Rett syndrome: Revised diagnostic criteria and nomenclature
Article first published online: 8 DEC 2010
Copyright © 2010 American Neurological Association
Annals of Neurology
Volume 68, Issue 6, pages 944–950, December 2010
How to Cite
Jeffrey L. Neul, Kaufmann, W. E., Glaze, D. G., Christodoulou, J., Clarke, A. J., Bahi-Buisson, N., Leonard, H., Bailey, M. E. S., Schanen, N. C., Zappella, M., Renieri, A., Huppke, P., Percy, A. K. and for the RettSearch Consortium (Members listed in the Appendix) (2010), Rett syndrome: Revised diagnostic criteria and nomenclature. Ann Neurol., 68: 944–950. doi: 10.1002/ana.22124
- Issue published online: 30 DEC 2010
- Article first published online: 8 DEC 2010
- Manuscript Accepted: 11 JUN 2010
- Manuscript Revised: 24 MAY 2010
- Manuscript Received: 13 APR 2010
Rett syndrome (RTT) is a severe neurodevelopmental disease that affects approximately 1 in 10,000 live female births and is often caused by mutations in Methyl-CpG-binding protein 2 (MECP2). Despite distinct clinical features, the accumulation of clinical and molecular information in recent years has generated considerable confusion regarding the diagnosis of RTT. The purpose of this work was to revise and clarify 2002 consensus criteria for the diagnosis of RTT in anticipation of treatment trials.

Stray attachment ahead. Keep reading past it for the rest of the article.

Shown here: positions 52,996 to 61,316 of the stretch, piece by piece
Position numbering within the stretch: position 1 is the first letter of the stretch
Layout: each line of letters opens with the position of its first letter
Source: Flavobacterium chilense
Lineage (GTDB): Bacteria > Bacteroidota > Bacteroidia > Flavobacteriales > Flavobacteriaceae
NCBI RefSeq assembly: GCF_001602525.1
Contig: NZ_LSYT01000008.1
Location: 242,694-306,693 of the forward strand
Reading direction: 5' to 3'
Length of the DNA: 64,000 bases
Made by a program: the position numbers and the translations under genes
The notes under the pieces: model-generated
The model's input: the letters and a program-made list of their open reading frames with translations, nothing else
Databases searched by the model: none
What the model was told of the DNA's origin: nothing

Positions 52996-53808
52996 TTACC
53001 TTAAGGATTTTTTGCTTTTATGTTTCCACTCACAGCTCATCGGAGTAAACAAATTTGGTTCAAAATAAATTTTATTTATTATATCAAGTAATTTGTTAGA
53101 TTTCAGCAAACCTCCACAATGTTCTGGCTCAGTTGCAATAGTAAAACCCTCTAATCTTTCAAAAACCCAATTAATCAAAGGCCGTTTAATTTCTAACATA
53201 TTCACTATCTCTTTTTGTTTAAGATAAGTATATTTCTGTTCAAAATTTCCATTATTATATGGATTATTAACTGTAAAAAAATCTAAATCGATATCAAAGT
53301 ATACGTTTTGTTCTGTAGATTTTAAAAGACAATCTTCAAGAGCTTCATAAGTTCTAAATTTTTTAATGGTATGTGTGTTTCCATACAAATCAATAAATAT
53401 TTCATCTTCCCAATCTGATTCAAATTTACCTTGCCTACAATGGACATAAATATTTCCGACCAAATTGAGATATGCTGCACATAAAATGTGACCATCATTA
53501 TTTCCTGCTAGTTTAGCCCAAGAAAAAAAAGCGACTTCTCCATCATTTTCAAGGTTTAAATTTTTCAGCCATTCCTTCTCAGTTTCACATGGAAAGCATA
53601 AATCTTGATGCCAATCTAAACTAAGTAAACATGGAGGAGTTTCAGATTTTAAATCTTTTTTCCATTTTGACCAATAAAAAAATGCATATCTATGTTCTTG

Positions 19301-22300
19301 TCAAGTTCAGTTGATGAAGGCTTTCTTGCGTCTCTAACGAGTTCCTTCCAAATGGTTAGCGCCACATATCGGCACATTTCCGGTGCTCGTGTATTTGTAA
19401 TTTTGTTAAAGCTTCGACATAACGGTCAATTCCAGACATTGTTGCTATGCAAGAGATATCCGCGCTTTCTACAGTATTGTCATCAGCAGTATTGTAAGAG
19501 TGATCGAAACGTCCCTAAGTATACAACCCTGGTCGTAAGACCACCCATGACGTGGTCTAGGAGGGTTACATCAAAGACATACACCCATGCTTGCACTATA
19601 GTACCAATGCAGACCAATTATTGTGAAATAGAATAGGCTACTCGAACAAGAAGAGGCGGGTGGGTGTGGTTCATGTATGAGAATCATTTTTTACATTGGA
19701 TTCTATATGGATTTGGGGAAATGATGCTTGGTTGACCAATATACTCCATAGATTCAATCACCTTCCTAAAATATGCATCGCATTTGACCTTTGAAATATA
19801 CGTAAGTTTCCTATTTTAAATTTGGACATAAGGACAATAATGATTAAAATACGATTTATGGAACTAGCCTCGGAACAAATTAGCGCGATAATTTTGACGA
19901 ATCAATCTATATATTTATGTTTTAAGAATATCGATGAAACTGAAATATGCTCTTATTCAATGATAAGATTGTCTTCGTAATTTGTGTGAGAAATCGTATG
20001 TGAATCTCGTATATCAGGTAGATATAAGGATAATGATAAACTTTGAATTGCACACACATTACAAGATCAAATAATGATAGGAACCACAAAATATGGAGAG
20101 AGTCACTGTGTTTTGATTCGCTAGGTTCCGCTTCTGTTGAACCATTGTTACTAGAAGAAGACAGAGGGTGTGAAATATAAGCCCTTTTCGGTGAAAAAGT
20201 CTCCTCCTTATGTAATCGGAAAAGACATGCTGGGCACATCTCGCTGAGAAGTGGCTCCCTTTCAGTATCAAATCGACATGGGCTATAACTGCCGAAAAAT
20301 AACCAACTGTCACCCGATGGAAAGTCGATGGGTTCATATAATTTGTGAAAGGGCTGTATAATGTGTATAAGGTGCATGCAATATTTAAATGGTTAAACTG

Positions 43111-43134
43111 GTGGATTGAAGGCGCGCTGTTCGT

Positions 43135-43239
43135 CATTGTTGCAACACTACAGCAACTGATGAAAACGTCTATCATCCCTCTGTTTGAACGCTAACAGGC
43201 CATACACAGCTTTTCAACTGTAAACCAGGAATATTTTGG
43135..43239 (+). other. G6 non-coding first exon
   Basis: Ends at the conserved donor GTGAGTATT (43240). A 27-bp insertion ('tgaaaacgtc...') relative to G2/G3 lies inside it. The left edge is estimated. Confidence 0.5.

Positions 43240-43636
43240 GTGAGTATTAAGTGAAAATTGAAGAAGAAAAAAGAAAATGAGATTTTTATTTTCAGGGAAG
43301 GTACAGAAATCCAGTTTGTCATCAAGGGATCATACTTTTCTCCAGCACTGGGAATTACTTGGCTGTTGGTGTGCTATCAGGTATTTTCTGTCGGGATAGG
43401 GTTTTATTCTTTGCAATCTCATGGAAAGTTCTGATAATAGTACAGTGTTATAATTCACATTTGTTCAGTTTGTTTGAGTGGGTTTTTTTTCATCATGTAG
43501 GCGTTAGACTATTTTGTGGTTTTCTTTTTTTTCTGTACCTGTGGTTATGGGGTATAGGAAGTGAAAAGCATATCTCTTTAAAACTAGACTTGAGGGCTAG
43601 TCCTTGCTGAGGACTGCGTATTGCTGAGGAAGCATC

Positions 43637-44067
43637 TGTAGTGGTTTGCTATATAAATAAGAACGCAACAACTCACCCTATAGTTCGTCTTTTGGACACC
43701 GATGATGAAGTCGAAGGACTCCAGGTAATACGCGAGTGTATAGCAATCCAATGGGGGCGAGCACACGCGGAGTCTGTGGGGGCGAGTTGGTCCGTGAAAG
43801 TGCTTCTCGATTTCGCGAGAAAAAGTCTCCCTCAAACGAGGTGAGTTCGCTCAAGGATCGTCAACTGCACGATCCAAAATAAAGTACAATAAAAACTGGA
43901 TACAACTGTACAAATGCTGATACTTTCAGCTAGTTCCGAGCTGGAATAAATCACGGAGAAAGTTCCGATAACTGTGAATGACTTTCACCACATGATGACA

RettSearch members, representing the majority of the international clinical RTT specialists, participated in an iterative process to come to a consensus on a revised and simplified clinical diagnostic criteria for RTT.
The clinical criteria required for the diagnosis of classic and atypical RTT were clarified and simplified. Guidelines for the diagnosis and molecular evaluation of specific variant forms of RTT were developed.
These revised criteria provide clarity regarding the key features required for the diagnosis of RTT and reinforce the concept that RTT is a clinical diagnosis based on distinct clinical criteria, independent of molecular findings. We recommend that these criteria and guidelines be utilized in any proposed clinical research. Ann Neurol 2010